How this supposedly works was not one of the burning questions on my mind, but apparently it was one on Mr. Lawhead’s mind. How much he believes of what he had his characters explain is impossible to know. I expected some illumination because he included an essay at the end. He did not expound further on multiverse theory, however, but considered the role of Christianity as it has related to science.

Towards the end he included this paragraph:

When a loudly outspoken evolutionary biologist declares absolutely that religion is a mental delusion . . . or a prize-winning physicist claims to have proven there is no God . . . we might take a step back and reflect that these men are simply repeating Galileo’s mistake: pontificating on matters outside their field and beyond their understanding. And when religious fundamentalists refuse to consider evidence that challenges the likelihood of a preposterously young universe . . . or ignore perfectly credible fossil evidence . . . we might pause to consider that creating pseudo-science to support dogmatic beliefs does give violence not only to realities that are ultimately beyond time and space, but also to any reasonable ability we might ever have to comprehend them (pp 377-378).

While Mr. Lawhead seems fairly charitable toward scientists speaking against God, stating simply that they are out of their realm, he seems peculiarly strident in his remarks about “religious fundamentalists” who scientifically support a young earth theory. They refuse to consider some evidence and ignore a body of archeological findings. Their theory is preposterous and they use pseudo-science to support their dogmatic position.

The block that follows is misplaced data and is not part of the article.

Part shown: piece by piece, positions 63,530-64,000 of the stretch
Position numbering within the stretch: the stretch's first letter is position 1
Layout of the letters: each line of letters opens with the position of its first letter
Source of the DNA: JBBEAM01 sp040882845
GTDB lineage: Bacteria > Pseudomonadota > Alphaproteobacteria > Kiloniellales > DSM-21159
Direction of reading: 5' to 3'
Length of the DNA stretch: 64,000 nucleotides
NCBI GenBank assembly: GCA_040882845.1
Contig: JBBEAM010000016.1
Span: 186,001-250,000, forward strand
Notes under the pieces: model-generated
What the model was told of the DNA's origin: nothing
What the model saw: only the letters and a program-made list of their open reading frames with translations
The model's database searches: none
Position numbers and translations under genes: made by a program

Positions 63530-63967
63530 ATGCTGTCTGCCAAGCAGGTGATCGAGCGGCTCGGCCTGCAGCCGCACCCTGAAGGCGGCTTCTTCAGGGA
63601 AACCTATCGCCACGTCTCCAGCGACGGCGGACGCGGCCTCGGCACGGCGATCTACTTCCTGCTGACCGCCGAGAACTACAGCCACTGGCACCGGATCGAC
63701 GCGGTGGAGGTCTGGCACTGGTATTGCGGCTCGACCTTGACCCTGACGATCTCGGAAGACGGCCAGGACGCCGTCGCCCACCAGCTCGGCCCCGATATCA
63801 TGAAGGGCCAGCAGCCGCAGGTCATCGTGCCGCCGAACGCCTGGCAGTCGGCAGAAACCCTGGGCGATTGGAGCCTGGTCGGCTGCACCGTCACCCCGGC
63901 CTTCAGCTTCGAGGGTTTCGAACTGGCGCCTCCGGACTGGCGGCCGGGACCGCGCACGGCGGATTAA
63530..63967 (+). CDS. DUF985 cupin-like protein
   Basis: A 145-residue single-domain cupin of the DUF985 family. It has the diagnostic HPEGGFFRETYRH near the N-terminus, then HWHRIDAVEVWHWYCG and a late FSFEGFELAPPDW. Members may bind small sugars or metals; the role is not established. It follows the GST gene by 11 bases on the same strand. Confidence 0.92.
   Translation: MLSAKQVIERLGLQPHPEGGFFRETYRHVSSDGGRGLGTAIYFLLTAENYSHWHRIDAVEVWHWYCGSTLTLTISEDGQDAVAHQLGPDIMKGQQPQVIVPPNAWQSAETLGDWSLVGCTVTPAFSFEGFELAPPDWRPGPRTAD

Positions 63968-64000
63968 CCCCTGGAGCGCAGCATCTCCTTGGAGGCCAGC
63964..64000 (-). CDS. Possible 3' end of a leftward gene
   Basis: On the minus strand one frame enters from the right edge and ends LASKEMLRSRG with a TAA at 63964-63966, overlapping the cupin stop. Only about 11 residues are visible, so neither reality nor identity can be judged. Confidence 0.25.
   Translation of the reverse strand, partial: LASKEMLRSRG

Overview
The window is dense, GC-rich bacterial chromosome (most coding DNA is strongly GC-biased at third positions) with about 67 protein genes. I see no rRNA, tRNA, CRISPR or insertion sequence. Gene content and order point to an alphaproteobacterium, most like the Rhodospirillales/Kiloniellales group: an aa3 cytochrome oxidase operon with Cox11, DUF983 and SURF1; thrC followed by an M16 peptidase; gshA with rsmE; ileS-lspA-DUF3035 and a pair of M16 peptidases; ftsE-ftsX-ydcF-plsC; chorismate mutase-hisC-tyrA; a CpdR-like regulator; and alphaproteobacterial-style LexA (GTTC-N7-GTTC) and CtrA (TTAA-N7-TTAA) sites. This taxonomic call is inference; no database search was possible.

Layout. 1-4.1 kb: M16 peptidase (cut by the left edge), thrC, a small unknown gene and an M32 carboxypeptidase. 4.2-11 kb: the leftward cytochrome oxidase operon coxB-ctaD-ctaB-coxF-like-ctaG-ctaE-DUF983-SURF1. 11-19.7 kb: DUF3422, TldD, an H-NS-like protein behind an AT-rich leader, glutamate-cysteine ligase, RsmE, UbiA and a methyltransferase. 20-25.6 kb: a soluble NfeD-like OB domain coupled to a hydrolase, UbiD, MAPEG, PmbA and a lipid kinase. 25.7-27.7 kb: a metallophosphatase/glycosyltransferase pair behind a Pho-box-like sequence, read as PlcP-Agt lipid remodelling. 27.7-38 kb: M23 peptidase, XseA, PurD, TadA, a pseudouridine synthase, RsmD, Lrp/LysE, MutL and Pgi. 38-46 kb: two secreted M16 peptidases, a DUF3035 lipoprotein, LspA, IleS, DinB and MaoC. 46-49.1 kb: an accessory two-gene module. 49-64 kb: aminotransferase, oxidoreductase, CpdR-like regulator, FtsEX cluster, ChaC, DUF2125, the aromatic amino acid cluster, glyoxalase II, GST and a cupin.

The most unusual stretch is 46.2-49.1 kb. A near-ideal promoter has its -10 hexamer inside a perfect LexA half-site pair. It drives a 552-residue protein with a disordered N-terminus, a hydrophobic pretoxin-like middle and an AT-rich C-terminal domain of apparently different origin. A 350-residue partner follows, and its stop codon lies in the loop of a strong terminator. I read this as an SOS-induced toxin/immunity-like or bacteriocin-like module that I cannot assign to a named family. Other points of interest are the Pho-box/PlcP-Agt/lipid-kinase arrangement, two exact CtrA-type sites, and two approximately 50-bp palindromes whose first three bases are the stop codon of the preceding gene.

Certainly I’m aware that there are Christians who have a dogmatic position about creation. Whether that makes them “religious fundamentalists,” I can’t say since I don’t know what Mr. Lawhead meant by that term. There is an evangelical denomination which includes the term “fundamentalist” in their name. Is that who he’s talking about? If that were the case, then he’s speaking about something I don’t have knowledge about–I am not schooled regarding that denomination’s views on creation.

The people I know who hold to a young earth position are hardly dogmatic. They are also not scientists, but I dare say they have heard what various scientists have said, as I have, and believe that there is a body of evidence pointing to a different conclusion from the currently favored evolutionary theory.

Is this “pseudo-science”? What makes science “real” and what makes it “pseudo”? Is it real if it agrees with an old earth view and pseudo if it supports a young earth theory?

There’s an astrophysicist, for example, named Dr. Hugh Ross who was part of a panel that looked at recent scientific discoveries which “buttress the case for a biblical creator while continuing to erode the foundation for the evolutionary paradigm.” Am I to assume that this astrophysicist is pushing pseudo-science simply because of the conclusions he’s drawing?

Unfortunately Mr. Lawhead doesn’t elaborate on his comments any further except to say that the Roman Catholic Church has “continually pursued a policy of active involvement in scientific inquiry and advancement, quite notably through the Vatican Observatory” (p 38).

I’ll likely have more to say on this subject since the science of this science fantasy pushed its way to the forefront in The Shadow Lamp.

Take time to see what the other tourists have to say about this thought-provoking book. As usual, check marks link to tour articles.